Brown Rice – Is It Beneficial to Our Health?
October 14, 2022
October 14, 2022
Rice is a staple diet for a massive segment of the population across the world. It is an inevitable food for more than 100 food cultures. Currently, there are over 40,000 variants of rice grown. In Indian cuisine, a meal is incomplete without rice. Furthermore, basmati, black rice, white rice, brown rice, and the list of rice types is enormous. They differ in terms of nutrients, cost, processing and health benefits.
Traditionally, the only available rice variety was husked. However, with the advent of technology, de-husked rice evolved and became famous along with white rice over time. As a result, brown rice got confined to rural localities. However, in the recent past, brown rice came back to the limelight due to awareness of its health benefits. Brown rice is full of tremendous nutrients. Here we shall elaborate on the nutrients and health of brown rice
Brown rice is a dehusked and unpolished rice variant with a nutty flavour. Therefore, it is a healthier version of regular rice. When rice is processed, the hull, bran, and germ are lost or removed. In the case of brown rice, only the outer layer known as the hull of the rice kernel is removed, retaining the bran and germ. Furthermore, the bran and germ are nutrient laden with rich fibre. As a result, brown rice retains all the nutrients, making it healthy.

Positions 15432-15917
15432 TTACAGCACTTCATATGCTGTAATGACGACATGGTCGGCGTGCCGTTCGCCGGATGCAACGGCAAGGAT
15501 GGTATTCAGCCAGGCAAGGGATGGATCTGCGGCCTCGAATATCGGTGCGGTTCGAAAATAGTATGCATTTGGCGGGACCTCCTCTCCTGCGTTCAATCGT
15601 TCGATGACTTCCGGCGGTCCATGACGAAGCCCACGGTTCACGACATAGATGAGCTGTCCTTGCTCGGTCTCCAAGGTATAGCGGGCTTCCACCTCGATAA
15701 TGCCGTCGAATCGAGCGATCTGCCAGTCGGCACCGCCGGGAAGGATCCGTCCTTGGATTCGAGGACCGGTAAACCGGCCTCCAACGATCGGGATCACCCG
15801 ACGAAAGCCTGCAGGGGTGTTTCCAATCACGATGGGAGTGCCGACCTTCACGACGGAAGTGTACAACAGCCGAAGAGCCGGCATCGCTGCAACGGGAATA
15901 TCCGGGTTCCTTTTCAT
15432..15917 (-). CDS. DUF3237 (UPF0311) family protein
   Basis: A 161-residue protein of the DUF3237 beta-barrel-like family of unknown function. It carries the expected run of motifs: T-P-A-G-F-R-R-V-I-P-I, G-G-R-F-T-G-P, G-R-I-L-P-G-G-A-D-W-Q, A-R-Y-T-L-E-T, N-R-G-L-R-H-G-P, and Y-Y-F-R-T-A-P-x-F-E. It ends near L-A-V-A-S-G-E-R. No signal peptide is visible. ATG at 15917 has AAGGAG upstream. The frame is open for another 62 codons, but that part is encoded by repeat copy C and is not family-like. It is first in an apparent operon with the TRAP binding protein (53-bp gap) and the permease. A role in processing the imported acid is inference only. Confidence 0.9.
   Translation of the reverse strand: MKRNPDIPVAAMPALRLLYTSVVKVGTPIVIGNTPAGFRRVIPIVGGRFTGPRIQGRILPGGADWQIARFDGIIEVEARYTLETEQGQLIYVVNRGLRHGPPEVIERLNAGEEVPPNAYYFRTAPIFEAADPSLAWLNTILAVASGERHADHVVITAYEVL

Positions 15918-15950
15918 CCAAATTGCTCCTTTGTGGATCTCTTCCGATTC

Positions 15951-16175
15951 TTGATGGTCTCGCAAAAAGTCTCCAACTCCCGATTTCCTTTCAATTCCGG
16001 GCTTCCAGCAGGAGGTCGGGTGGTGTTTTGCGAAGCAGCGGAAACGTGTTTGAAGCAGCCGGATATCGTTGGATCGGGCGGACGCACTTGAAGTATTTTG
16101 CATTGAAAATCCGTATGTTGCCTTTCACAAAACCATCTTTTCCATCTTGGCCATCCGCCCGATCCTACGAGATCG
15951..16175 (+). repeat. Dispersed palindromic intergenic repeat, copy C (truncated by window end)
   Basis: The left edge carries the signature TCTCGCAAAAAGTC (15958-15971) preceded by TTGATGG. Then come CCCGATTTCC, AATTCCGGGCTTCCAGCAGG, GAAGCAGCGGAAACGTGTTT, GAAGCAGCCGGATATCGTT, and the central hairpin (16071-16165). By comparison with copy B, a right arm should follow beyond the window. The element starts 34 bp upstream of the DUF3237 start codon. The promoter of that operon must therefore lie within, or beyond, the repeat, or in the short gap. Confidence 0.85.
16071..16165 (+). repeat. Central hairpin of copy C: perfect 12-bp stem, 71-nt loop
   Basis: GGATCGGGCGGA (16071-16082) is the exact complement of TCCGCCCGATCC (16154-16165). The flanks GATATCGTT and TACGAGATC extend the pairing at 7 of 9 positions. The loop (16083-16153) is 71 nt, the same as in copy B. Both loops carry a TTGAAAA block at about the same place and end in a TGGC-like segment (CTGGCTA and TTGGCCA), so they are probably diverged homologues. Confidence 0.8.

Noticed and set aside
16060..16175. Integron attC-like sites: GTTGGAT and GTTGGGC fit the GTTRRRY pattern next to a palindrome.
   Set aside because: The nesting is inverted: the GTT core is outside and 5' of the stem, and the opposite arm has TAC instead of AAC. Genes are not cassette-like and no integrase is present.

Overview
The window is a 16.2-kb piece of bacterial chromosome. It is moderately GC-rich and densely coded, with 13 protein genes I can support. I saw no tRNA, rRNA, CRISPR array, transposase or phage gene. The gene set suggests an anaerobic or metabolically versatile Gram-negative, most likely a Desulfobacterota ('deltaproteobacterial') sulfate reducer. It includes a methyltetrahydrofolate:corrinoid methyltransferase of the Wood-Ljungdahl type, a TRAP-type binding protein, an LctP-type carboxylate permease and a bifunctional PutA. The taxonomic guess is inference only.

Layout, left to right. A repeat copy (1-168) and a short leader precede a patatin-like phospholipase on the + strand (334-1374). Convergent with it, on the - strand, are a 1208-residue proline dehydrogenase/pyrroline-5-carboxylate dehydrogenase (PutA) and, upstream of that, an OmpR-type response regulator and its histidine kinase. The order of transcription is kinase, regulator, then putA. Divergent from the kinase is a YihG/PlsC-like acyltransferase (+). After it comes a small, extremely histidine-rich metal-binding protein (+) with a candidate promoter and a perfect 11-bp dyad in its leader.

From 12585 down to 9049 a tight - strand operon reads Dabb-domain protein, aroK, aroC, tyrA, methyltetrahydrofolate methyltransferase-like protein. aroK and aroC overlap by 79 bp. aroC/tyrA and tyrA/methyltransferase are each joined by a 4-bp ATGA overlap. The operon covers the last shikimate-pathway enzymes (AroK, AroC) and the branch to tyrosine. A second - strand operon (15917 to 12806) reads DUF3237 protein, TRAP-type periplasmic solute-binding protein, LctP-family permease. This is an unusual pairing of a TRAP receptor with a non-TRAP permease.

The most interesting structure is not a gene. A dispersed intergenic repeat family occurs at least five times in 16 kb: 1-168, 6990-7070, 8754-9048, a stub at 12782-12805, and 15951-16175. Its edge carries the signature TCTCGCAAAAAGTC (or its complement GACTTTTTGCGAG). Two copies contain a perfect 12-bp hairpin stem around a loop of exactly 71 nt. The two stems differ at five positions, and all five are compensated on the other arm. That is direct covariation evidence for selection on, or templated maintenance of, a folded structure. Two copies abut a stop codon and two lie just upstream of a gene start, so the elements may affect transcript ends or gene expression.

There are many varieties of brown rice available in the market. The quantity of pigmentation (anthocyanins) in the rice varies amongst the varieties. The bran colour determines the rice colour, aroma and flavour. Usually, cooked brown rice has a nutty flavour and a chewy texture when you cook it. Brown rice has a shelf life of six to nine months at room temperature.
Look at the several types of brown rice that are available.
Red Rice has an intense quantity of anthocyanins that imparts a red/maroon colour to its bran. Anthocyanin is an antioxidant and a colour giving pigment that gives red-purple colour to fruit and vegetables. Red rice has a muddy flavour.
Black Rice has black coloured bran. The unique anthocyanin combined with the external bran imparts a deep purple colour when you cook it. The nutrient value of the variants of brown rice remains more or less the same.
Brown rice, on the other hand, has a greater nutritious value. As a result, it is a nutritious superfood. It is low in calories, fat and is gluten-free. Antioxidants and other vital nutrients are also present in this. As a result, it is a popular option among people who are concerned about their health. Besides that, it provides a number of essential nutrients.
100 g of brown rice contains:
Brown rice’s health benefits are mainly due to its preparation method. According to a Harvard study, brown rice is a whole grain with three parts. The outer and fibre-filled coat is called the bran, the nutrient-rich inner core, the germ, and the endosperm, the middle layer.